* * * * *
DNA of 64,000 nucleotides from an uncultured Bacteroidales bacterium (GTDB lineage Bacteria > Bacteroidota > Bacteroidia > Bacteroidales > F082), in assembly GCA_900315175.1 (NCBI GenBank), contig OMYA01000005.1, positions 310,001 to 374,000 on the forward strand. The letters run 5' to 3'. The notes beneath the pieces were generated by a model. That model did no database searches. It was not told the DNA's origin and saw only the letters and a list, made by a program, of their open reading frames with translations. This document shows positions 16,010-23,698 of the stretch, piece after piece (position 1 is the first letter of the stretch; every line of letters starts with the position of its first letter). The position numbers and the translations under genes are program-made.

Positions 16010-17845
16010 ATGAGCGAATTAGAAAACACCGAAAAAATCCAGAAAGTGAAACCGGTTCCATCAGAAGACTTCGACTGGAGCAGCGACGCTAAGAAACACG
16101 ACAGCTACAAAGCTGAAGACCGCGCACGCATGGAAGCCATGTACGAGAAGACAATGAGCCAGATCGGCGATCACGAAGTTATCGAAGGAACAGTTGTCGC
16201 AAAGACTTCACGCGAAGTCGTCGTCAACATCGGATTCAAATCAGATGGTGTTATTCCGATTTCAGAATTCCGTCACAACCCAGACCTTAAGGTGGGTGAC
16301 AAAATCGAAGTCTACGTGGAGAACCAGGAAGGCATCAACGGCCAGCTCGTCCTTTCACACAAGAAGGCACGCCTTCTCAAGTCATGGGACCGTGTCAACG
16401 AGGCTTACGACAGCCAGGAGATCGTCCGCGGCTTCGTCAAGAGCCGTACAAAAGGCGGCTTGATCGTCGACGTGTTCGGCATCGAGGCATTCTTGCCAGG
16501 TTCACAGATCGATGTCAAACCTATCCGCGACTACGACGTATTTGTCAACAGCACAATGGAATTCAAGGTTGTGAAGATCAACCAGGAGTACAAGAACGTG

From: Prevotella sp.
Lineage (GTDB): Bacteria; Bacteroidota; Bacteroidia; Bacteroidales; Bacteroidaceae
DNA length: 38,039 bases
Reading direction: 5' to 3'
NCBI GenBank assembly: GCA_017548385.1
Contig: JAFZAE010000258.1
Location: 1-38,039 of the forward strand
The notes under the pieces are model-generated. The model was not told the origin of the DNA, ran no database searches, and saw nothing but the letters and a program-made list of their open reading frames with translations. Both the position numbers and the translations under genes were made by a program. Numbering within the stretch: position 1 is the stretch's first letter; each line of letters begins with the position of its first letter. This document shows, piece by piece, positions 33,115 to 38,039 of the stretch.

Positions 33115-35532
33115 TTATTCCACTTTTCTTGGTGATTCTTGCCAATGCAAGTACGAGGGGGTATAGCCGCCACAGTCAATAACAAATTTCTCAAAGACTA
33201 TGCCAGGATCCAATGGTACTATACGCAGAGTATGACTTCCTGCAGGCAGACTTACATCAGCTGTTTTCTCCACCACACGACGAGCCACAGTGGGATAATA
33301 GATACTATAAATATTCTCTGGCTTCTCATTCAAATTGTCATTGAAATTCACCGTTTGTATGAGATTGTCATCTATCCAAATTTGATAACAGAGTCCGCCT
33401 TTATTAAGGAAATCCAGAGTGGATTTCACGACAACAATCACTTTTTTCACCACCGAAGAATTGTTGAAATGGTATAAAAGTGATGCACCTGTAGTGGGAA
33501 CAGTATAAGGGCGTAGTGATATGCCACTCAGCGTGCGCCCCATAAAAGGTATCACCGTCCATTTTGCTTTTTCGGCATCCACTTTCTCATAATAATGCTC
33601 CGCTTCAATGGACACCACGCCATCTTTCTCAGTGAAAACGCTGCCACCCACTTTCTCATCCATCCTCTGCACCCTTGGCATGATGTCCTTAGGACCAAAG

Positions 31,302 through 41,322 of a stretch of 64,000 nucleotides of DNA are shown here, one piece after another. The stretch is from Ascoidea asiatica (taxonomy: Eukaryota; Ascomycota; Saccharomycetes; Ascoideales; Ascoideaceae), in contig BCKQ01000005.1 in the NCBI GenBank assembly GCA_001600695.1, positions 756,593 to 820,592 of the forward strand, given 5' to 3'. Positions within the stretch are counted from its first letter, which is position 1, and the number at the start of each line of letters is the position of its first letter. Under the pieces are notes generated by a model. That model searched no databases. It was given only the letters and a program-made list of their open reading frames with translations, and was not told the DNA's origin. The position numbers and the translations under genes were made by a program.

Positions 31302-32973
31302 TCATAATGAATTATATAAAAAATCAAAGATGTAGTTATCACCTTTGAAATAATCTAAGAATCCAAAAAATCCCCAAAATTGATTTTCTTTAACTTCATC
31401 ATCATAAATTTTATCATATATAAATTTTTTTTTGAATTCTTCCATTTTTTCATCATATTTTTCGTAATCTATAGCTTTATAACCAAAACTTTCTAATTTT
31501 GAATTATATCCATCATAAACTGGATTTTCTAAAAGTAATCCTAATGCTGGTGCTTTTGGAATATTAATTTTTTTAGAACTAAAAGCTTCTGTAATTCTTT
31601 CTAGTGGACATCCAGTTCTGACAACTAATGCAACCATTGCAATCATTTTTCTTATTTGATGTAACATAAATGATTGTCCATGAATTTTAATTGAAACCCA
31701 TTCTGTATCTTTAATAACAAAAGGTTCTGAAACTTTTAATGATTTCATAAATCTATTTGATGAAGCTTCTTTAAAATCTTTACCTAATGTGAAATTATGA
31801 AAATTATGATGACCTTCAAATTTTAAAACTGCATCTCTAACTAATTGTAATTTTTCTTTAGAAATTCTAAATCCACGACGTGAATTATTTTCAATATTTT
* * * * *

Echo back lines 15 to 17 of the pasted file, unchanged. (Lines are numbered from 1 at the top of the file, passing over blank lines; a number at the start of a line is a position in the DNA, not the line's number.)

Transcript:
Location: 1-38,039 of the forward strand
The notes under the pieces are model-generated. The model was not told the origin of the DNA, ran no database searches, and saw nothing but the letters and a program-made list of their open reading frames with translations. Both the position numbers and the translations under genes were made by a program. Numbering within the stretch: position 1 is the stretch's first letter; each line of letters begins with the position of its first letter. This document shows, piece by piece, positions 33,115 to 38,039 of the stretch.

Positions 33115-35532